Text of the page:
“PTSD” – Post Traumatic Stress Disorder

This is when I am supposed to reference Webster’s dictionary. I can picture the bulleted item list that has been carefully compiled by doctors and psychiatrists, and craftily winnowed down by editors.

Yet words are bound to fail. PTSD creates a feeling that can not be contained by bullets or paragraphs. If forced to use words they would be: “sense of dread.”

A sense of dread accompanied by unwelcome imagery. Imagery that is not imaginary. Dread that is not unjustified.

The ring of the phone makes me ill. Physically ill.
A knock on the door? Visions of a police officer.
An envelope without a return address?  Bad news.
My daughter not texting for a few days? Relapse.
Sad song on the radio? Message of doom.
Bitter snow? Frostbitten child.
Cheap motels off the highway? Sadness, loneliness, death.

My list could be longer. But it hurts to write it. If I suffer from PTSD, how badly must my daughter suffer? I have seen the results of her use, but have not lived through the experience of it.

“Conquer your fears” is written everywhere nowadays – from business journals to self help magazines. But the kind of fear they often refer to is that of financial risk. (Or a lifestyle change: try that new vegan diet! get a new partner! make a career switch!) I am talking about a different kind of fear. A primal fear. The fear of losing your stormy green eyed child to something so unpredictable, so misunderstood, so maddeningly unacceptable. I have written my daughter’s obituary in my head. I have actually looked in my closet to see if I have an acceptable black dress. These were my attempts to conquer my fear. My attempts to claim and manage the unacceptable.

Nelson Mandela says that “courage is not the absence of fear, but the triumph over it.” That the “brave man is not he who does not feel afraid, but he who conquers that fear.”

I am not there yet. But my daughter is. She is putting one step in front of the other…. steady and straight. Even with those swirling thoughts that must exist in her head. If I had to provide a picture of bravery for Webster’s dictionary it would be of my stubborn green eyed child making her way across a tight rope.

And I am waiting on the other side.

Dunkin’ Donut Straws

Dunkin’ Donut straws are thick. You need a decent pair of scissors to cut them. Cut in four inch snippets they are perfect for snorting drugs. Crush a Suboxone pill into a perfect pile of orange dust and use your color coordinated straw. The high is similar to that of heroin, but lasts longer. My daughter used to explain it this way, “I can’t overdose you idiot. It has naloxone built in. You don’t know a fu*&ing thing.”

I know this much: finding sawed off, shotgun-style straws scattered around your child’s bedroom is not a good sign. Ditto with disemboweled tampons. (The thinner interior tube makes a pretty sturdy straw).

So what is Suboxone? It is an opioid agonist prescribed by specially licensed doctors to relieve addicts of their cravings and to prevent withdrawal symptoms. It is comprised of two ingredients: Buprenorphine (“Bupe”) and Naloxone. Bupe mimics heroin by attaching to the same receptors in the brain, but doing so “imperfectly.” Its partial attachment provides the same sense of euphoria and reduction in pain. According to its manufacturer, Reckitt Benckiser, it is safer than heroin because it doesn’t fully occupy the receptors, and it has a ceiling effect, thereby decreasing the possibility of full respiratory arrest.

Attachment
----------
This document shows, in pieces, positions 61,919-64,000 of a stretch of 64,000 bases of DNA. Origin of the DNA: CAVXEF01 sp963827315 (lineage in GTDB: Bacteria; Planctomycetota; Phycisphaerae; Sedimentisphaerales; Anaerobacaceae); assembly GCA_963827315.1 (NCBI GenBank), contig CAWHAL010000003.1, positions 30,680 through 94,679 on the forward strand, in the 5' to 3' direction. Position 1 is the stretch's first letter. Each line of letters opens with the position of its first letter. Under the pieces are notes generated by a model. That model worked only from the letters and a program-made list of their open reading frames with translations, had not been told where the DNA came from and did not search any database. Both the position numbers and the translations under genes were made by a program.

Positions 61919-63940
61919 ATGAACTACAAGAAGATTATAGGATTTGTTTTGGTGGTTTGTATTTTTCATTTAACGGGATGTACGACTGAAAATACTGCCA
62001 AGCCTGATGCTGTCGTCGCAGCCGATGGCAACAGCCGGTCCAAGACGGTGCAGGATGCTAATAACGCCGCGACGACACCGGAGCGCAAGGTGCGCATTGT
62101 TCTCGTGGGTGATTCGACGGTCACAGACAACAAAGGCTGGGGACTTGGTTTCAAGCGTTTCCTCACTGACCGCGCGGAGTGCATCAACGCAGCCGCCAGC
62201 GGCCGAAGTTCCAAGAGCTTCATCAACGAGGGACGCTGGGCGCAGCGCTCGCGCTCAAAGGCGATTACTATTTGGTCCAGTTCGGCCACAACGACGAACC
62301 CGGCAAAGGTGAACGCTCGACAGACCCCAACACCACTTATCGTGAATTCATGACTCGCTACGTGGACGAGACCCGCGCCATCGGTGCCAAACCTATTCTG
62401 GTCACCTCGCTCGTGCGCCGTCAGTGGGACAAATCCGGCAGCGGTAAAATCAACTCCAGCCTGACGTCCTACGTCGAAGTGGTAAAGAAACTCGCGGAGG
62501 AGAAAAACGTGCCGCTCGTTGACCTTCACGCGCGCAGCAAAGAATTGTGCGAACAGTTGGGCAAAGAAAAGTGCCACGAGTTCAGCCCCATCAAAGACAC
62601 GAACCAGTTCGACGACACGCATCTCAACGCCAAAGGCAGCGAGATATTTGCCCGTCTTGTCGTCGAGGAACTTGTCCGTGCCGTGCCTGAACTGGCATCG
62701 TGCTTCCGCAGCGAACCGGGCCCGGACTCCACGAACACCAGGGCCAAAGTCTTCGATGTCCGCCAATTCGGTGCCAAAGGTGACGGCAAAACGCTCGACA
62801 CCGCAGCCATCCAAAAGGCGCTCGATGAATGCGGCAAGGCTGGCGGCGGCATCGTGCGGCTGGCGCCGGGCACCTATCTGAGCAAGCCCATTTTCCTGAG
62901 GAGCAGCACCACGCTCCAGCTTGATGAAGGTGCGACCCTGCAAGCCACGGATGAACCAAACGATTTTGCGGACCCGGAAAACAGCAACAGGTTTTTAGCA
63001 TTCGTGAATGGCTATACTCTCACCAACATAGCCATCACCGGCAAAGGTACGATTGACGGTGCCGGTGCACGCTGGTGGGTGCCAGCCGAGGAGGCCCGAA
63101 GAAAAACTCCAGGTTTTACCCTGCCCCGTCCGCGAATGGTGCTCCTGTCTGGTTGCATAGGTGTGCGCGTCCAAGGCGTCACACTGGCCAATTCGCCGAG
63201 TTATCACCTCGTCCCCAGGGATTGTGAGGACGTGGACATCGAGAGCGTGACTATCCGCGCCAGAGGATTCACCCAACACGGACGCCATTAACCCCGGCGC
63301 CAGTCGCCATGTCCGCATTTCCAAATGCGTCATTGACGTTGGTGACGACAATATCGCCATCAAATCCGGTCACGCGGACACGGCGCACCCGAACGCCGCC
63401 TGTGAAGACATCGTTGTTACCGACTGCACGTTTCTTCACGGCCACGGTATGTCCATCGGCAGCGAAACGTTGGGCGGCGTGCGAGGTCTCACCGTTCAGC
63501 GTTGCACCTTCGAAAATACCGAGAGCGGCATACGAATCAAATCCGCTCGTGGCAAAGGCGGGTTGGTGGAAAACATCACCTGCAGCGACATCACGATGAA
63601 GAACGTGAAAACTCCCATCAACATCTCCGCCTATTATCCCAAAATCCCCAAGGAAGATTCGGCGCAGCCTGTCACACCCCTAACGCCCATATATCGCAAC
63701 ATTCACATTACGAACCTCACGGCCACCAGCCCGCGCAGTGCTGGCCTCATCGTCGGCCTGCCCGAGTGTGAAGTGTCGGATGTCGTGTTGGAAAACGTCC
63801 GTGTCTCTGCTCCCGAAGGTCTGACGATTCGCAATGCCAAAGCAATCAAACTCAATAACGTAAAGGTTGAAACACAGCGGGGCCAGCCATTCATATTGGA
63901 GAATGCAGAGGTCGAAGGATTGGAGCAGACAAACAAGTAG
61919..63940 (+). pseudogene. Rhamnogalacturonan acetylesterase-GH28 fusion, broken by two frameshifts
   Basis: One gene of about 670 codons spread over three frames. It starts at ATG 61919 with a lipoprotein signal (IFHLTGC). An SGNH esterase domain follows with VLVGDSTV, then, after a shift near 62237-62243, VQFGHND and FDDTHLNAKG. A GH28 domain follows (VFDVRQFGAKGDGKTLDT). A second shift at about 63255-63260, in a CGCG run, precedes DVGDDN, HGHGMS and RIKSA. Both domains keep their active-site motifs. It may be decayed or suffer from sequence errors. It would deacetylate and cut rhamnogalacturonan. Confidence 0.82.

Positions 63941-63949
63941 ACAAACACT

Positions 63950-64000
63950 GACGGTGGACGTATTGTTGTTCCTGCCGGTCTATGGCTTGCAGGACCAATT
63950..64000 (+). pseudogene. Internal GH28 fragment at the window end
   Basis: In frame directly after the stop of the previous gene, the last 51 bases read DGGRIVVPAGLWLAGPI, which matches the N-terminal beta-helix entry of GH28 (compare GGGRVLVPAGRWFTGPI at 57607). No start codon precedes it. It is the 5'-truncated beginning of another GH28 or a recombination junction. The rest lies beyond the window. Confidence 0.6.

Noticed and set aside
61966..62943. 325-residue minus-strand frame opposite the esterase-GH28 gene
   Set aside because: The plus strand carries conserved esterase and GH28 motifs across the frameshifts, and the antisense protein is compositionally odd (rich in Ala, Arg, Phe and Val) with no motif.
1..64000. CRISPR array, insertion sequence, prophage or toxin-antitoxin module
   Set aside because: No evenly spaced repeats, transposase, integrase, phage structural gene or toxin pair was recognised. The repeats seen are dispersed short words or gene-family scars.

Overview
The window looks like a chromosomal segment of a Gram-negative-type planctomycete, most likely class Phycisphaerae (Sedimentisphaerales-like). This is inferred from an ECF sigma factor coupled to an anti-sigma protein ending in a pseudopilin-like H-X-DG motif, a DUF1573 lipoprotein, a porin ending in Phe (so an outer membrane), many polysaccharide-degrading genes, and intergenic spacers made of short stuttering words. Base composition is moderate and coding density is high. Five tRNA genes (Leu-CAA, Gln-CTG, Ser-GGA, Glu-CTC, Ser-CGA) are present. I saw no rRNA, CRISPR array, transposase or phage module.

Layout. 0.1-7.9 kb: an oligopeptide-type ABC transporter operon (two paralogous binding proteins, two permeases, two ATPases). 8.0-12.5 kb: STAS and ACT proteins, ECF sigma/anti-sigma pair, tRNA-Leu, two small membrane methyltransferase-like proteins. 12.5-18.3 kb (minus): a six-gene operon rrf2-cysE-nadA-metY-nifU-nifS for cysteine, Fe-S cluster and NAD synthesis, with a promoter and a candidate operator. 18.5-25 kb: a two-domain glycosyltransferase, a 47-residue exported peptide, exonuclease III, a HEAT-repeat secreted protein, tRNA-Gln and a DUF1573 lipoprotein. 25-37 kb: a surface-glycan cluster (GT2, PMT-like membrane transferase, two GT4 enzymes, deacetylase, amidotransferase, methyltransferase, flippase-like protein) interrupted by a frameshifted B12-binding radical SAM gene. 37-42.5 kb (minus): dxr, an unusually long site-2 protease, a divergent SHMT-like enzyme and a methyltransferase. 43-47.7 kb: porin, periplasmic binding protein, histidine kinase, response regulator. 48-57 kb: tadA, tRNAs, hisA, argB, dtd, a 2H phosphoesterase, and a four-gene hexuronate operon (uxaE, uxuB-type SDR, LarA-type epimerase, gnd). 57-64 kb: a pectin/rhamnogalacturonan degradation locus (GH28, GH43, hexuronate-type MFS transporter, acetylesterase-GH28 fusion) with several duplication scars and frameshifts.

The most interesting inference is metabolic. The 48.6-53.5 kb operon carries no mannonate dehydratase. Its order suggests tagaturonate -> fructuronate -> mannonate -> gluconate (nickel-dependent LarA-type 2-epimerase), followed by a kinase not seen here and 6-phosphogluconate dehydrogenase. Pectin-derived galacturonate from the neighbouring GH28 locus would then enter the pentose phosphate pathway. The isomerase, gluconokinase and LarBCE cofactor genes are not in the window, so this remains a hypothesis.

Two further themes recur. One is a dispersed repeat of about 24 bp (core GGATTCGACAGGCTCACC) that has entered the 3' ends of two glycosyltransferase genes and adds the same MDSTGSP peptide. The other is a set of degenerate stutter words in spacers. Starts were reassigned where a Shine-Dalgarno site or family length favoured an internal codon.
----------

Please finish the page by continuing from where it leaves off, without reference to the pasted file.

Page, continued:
Unlike heroin, Suboxone has Naloxone built in. Naloxone is an opiate antagonist because it prevents opiate receptor attachment. Its presence prevents patients from misusing the pill, which is supposed to be taken orally.  The FDA warns that if injected or snorted, the Naloxone will fill the receptors faster than the Bupe – thereby negating any intention by the addict to achieve a quicker, stronger high.  An unintended result could be precipitous withdrawal – something most heroin addicts would like to avoid at all costs.

I also know this: my daughter got high as a kite from abusing Suboxone. She did not suffer from its immediate use. She suffered from her love of it. At $20 a pill, she couldn’t afford it for long. At $5 a bag, heroin is cheaper. And when you are addicted, you are addicted.

And there are a whole lot of people addicted to Suboxone.

I will also tell you what I don’t know: the answers.  I know that the medical establishment doesn’t have them yet either. Medication assistance has its place in the pantheon of drug recovery. I sat across from a young mother at a Learn2Cope meeting who explained that she wouldn’t have made it without Methadone assistance. And I have heard many parents say Suboxone saved their children. I watched a doctor tear up because Suboxone helped his patient avoid constant relapses. But I also know that it can be abused. The pills crushed, or the sublingual film cooked down and injected. I don’t know if this was considered during its trial phase. I hope it was and that there wasn’t a pharmaceutically driven rush to profit from its marketability. But I suppose, like anything, the benefits were weighed against the risks. It’s just hard to reconcile the fact that with a single prescription you are handing a known drug addict the means to better health, or the means to further destruction. I wish the process to recovery was clearer, simpler, cleaner.  Unfortunately, I know that it is not.